I followed her, having nowhere else to go. She was shining like a wax doll under the bus shelter lights, looking like she’d melt. I sat down next to her and lit a Marlboro, feeling the drops of rain crawl down my face like insects.
“Has the last one been?” I said.
“The last bus left a long time ago,” she whispered.
A woman like her exists only in metaphor. She converted reality as easily as I picked pockets.
I looked at the money I’d stolen from Hank. I didn’t want to go back to the flat. I was running out of time that night, tired of seeing the same faces. The crowd I knew conformed to the idea of a rebellious life. We all propped up each others’ lies. And I felt exposed. Even my walk had the soiled predictability of a thief.
My reflection in the shelter sickened me. I stole a glance at her, wondering what her name was. She had a defiled mystery about her. Even now, I consider her iconic.
“Didn’t I see you the other night in the club?” I said.
“You mean Mirage?”
“Yeah, that’s right.”
“I remember kissing you.”
She leaned towards me.
“I could use some downers.”
We listened to the rain washing the pavements, just two users with mutual recognition between us as midnight fell beyond the hollow rooftops. Nothing seemed real in those days, the small corner of London I inhabited looked like a stage set. Everyone I knew was a facade, an empty mouth muttering words that made no sense anymore. It was all about to change.
“I know where I could score some,” she said. “Don always has good gear.”
She put her faded denim jacket over her head and we ran through the sodden streets, stopping outside an electrical shop. She pressed the intercom and we were buzzed in.
I followed her up some stairs to a studio. Don was standing in the middle of the room surrounded by clear plastic bags with pills in them. Clothes were strewn everywhere. There were two large frames on the wall which were turned round so their backs were facing forward. Someone had written “Do not reflect me” on the back of one in bright pink ink. Don was wearing only a pair of silver trousers. There were two long gashes on his chest. He’d been crying and his mascara had run.
“That bastard did this to me, Sam’s been screwing around again.”
“You need to get that looked at,” she said.
“By who? My injuries can’t be assessed by a doctor. I’m losing my definition by the day. What do you see when you look at me?”
She laid her hand on his shoulder.
“I see my friend, Don.”
“We trade. That’s all we do. I know about being used, I know what it feels like to be a hole.” He started removing his lipstick with a dirty rag. “We’re all strangers, peer behind the veneer. We make ourselves up until we can’t anymore.”
She walked over to one of the frames and turned it round.
“Look at yourself in the mirror,” she said.
Don raised a hand.
“I don’t want to see him.”
“That person claiming to be me.”
“Look at your chest.”
“You don’t want to get an infection.”
“We’re all infected. Take me naked as I am.”
“You’ll get scars.”
“Then I’ll make sure everyone sees them, what he did to me.”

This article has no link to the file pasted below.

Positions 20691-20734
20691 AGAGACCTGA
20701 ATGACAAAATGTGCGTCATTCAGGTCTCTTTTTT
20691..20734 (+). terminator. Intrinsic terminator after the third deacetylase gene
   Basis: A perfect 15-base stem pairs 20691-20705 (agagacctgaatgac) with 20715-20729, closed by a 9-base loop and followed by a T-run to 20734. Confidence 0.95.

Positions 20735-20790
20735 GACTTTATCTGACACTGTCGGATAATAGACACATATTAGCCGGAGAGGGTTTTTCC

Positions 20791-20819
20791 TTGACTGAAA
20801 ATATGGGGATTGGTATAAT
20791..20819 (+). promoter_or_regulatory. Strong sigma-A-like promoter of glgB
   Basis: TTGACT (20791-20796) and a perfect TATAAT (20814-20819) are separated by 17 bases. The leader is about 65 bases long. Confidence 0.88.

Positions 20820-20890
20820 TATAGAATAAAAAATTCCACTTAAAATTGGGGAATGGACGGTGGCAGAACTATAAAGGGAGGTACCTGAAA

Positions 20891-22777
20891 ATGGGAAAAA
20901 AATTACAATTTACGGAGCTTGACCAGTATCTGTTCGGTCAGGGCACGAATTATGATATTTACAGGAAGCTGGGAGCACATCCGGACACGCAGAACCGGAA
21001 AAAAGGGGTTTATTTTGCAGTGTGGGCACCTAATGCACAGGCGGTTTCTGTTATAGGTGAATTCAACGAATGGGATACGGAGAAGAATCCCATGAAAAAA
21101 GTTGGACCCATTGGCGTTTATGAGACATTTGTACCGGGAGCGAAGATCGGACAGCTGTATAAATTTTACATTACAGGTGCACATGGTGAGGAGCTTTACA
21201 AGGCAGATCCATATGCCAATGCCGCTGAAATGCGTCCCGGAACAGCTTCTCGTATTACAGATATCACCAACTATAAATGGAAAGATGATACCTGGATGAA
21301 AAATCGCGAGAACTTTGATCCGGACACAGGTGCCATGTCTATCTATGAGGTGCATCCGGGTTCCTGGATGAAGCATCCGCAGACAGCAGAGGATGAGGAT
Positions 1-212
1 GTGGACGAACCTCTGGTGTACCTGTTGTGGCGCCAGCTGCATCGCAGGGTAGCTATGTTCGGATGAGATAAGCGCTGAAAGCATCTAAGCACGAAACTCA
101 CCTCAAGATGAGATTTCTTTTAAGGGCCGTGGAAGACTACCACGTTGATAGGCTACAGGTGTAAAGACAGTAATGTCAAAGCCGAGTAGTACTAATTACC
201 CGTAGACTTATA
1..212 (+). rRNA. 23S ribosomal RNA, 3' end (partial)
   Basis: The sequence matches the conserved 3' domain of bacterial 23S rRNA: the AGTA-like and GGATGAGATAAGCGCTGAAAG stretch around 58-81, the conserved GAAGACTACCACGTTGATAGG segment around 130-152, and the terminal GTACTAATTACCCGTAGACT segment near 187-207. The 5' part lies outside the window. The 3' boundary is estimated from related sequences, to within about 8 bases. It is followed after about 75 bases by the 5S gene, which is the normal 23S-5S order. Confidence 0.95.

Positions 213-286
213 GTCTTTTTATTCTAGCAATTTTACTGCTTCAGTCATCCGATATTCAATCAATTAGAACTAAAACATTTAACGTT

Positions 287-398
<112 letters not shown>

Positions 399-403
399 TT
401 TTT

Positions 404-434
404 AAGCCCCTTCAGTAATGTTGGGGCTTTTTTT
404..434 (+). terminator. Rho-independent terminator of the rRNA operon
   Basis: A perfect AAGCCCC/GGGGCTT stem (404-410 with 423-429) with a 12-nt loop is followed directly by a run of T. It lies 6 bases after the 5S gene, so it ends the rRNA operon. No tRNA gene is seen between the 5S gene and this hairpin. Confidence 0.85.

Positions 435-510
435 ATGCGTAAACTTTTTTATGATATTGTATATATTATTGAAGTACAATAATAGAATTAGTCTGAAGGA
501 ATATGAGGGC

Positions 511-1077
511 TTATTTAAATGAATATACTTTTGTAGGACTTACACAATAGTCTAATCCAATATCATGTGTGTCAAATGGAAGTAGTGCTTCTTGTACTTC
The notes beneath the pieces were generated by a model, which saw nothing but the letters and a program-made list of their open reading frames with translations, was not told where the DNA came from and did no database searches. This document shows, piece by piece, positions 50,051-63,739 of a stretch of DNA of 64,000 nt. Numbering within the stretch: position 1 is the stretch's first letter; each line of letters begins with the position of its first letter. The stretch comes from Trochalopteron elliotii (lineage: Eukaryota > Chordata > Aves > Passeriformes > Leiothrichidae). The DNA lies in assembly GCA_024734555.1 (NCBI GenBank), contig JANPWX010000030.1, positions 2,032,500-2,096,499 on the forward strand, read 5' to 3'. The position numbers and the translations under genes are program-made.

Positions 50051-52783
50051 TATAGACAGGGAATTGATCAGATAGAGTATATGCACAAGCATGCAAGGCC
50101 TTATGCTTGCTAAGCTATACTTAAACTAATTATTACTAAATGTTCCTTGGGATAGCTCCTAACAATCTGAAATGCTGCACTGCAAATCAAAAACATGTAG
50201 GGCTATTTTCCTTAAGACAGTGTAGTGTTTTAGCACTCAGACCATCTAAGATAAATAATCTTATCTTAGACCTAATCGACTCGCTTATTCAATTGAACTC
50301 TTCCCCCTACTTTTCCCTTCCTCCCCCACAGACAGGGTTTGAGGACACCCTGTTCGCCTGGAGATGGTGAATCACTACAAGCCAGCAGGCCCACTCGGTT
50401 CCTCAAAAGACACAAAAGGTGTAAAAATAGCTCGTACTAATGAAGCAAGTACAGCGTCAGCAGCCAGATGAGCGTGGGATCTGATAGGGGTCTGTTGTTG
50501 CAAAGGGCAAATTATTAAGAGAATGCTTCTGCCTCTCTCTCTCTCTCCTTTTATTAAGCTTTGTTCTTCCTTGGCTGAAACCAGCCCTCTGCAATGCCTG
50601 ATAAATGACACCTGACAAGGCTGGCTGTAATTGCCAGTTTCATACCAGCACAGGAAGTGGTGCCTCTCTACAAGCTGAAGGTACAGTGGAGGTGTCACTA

His gut wobbled as he wandered across the room and struggled into a Miami shirt.
She cupped her hand over my ear.
“He self-harms, Sam ran away years ago.”
I watched as Don rummaged through a drawer, lifting out forks and holding them up to the light. He laid them down on a small table, then picked a bag up from the floor. I handed him the cash and he passed me the downers.
“What’s with the forks?” I said.
Don tossed his hair back.
“Who is this guy?”
She pecked him on the cheek, and I followed her outside.
“We could go to my place and sleep, I found some tins of soup,” she said.
“In an open van.”
“I don’t even know your name.”
On the way there I kept thinking she didn’t look like Florence. I knew all about the city of art, and I thought she was trying to dignify herself in some way. I’d never kissed her until that night. She made it up, the scene at the club. I liked that sense of corruption about her. She was well within my grasp.
Her one room flat stood over a hardware store and smelt of stale air and cheap perfume. The walls were lined with pictures. I looked at one in which she was tattooing an enormous man.
“That was a big piece,” she said.
“You’re a tattoo artist?”
“I own my own parlour.”
She slapped me on the chest.
“Hey, that’s how I can pay you back, Jack. I can give you a tattoo.”
We took the downers and smoked dope.
She waved her arm in the direction of the tiny kitchen area.
“Help yourself to some food.”
Her fridge contained a bottle of Smirnoff and a slice of rotting cheddar. I found two buckled tins of tomato soup in a cupboard full of light bulbs.
“I know where I can get you some crack,” I said.
She was lying on the floor, and she looked at me with the momentary hope of the damned. I knew the look. It existed in the faces of all the sad women I’d exchanged for one another.
I studied the pictures as the downers kicked in.
“I’ve been doing it for years,” she said. “I’m good with needles.”
“You really are, these are some of the best tattoos I’ve seen. You should be famous.”
There were tears in her eyes as she stood up.
“Do you want to know a secret?”
“I’m Rothko’s daughter.”
“You mean the artist?”
She shoved a heavy book across the floor. I opened it and stared at the images. They just looked like lines of paint on squares. I’d always thought that kind of art was a con, aimed at all the pretentious people who have soirees, fuck each other’s wives, and talk about which plays they go to.
“I’m part Russian,” Florence said.
“Florence Rothko. It has a ring to it.”
She shook her head.